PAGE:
Not to get ahead of ourselves too quickly, but it may be good if people were to start having ideas for future reading groups after this. I’m very confident it will work for “Democratic Authority,” so I’d like reading groups to be a fairly regular feature. It would probably be best to not have them run concurrently, but there’s no reason why the organisation for the next group cannot occur whilst the present one is still on the go. I mentioned Christiano’s forthcoming “Constitution of Equality” (May? 2008) a while ago, but that’s just one proposal and I’m sure there are a lot of other books out there which would be good too.

    Also, I’d also be interested if people thought it would be feasible/desirable to host an online political philosophy/theory conference on the website, in something like the way that Thomas Nadelhoffer and Eddy Nahmias organised two online philosophy conferences (first and second) over at Experimental Philosophy. Their model was to have a bunch of papers posted every week for a couple of weeks, with comments from someone else, and then open up the various threads for broader discussion. It seemed to go well, and they have had a lot of very good people and papers. Plus the principle of an online conference is something I think makes a lot of sense, even if it may be a bit tricky to get the pragmatics right.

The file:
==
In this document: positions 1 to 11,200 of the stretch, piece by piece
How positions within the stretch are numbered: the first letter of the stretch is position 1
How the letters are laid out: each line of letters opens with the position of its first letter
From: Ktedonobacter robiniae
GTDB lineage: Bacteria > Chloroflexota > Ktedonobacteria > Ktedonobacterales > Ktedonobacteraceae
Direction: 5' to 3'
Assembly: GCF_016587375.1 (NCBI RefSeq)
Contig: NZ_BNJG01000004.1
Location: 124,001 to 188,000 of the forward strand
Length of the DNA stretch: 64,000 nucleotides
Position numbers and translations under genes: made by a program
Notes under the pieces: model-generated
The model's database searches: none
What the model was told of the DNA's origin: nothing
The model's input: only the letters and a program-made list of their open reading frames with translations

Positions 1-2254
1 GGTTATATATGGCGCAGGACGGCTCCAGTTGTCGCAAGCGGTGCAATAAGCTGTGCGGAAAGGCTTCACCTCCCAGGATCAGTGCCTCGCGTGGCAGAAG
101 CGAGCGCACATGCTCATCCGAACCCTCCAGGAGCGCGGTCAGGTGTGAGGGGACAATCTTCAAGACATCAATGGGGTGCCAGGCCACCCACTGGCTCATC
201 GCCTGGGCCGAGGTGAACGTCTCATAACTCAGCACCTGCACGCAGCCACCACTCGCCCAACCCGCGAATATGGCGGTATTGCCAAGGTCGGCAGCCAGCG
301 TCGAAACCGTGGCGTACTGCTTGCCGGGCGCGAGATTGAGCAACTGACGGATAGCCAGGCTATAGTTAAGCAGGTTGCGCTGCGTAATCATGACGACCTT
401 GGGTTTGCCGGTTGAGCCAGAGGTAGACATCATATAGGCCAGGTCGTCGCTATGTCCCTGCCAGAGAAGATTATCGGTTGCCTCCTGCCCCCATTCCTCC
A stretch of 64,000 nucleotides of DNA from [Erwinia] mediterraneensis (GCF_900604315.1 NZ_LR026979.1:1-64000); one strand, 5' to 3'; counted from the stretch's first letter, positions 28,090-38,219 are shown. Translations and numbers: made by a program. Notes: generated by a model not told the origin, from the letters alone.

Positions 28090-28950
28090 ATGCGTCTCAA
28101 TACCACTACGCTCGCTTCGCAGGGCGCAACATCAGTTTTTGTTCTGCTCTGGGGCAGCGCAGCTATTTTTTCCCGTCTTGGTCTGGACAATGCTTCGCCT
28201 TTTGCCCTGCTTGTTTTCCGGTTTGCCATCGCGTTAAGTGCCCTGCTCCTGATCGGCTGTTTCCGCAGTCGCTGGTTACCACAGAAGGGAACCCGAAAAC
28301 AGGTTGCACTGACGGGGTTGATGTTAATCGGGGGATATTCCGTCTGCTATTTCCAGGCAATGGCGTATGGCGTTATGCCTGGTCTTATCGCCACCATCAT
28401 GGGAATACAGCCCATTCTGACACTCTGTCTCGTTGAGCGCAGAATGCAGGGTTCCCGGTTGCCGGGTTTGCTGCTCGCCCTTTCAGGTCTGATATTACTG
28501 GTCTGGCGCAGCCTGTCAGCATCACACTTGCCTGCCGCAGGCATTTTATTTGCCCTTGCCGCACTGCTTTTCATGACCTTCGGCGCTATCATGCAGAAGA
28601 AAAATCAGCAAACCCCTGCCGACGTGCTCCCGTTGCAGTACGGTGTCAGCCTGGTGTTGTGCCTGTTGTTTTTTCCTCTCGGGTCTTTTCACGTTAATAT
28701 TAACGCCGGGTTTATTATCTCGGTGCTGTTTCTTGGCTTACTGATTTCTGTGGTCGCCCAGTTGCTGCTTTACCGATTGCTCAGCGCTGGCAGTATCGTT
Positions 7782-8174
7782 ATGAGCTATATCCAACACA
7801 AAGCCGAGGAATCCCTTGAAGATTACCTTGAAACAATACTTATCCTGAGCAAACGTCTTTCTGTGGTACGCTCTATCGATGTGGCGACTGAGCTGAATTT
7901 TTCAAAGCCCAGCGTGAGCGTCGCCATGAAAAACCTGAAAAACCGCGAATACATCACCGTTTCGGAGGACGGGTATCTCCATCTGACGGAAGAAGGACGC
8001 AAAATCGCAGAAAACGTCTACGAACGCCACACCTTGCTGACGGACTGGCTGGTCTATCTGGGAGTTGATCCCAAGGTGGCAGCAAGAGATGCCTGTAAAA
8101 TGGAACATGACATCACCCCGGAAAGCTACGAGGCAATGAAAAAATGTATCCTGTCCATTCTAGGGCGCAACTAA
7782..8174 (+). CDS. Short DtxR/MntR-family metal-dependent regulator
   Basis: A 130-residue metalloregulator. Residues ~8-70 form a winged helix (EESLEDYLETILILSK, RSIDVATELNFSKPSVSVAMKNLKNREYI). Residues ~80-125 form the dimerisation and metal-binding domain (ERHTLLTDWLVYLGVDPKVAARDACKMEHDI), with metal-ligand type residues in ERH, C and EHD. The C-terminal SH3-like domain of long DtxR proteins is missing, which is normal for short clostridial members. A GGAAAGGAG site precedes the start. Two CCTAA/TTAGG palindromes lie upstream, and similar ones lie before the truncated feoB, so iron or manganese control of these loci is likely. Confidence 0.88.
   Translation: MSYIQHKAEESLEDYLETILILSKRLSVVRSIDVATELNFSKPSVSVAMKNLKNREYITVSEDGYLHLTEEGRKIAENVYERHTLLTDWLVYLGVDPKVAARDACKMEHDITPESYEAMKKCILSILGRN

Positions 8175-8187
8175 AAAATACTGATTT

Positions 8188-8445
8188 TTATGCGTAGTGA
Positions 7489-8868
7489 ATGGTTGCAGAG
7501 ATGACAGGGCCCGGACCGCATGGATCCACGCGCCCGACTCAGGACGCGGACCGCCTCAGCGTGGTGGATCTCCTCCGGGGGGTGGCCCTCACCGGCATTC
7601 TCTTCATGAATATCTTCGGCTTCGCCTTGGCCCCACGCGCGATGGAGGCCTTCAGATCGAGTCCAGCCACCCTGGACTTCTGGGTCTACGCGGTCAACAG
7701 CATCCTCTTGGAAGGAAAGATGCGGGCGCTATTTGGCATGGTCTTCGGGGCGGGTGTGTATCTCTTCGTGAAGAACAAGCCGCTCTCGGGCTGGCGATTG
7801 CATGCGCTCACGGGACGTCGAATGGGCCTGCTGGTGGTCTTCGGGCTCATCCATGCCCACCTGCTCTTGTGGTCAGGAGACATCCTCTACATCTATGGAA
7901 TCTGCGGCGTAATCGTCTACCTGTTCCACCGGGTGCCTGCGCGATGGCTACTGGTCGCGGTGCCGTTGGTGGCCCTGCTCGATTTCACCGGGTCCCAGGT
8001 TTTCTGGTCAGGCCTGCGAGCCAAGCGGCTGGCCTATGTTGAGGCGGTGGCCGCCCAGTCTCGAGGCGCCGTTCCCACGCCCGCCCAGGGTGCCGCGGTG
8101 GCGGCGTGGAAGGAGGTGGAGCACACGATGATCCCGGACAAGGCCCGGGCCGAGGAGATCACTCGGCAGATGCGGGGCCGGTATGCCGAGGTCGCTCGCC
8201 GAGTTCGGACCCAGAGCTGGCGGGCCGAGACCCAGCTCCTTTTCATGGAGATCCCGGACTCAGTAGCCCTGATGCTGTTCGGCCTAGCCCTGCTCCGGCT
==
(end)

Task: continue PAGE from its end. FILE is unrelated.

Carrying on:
[Incidentally, I’ve added a bunch of links to books on sale at Amazon using an “Amazon Associates” tag; buying a book through one of these links helps defray the cost of the website as a whole, so I’m grateful to people who do that.]

  3. I’m more likely if I stick to it if I post here in advance: I’m in!

  4. Jonathan Quong says:

    Hi Simon,

    I really like the idea of an online conference – I’d be happy to post/participate.

  5. Maybe we could make it an online political philosophy pod-conference, i.e. have authors and commentators record podcasts of their papers and put those online in addition to the texts. That way people who don’t like reading a lot of words over a short period of time can at least listen to the papers as if they were at a traditional conference. Except they’d be listening on their iPods as they commute on the train or go out to lunch — submit comments later in the afternoon, and then download another paper to listen to the next day.

    We already have an iTunes directory ready and waiting, and I personally am all in favour of using alternative methods of getting philosophical content into my brain apart from through my eyes.

    Anyway, let’s see what people think over the next while.

  6. Thom Brooks says:

    I think this all looks fantastic and I’m really looking forward to participating in this group. One suggestion for a future group may be Martha Nussbaum’s latest on freedom of religious expression.

  7. Seher Yekenkurul says:

    I agree Thom; I think Nussbaum would stir an excellent discussion. I look forward to reading Estlands’ book myself.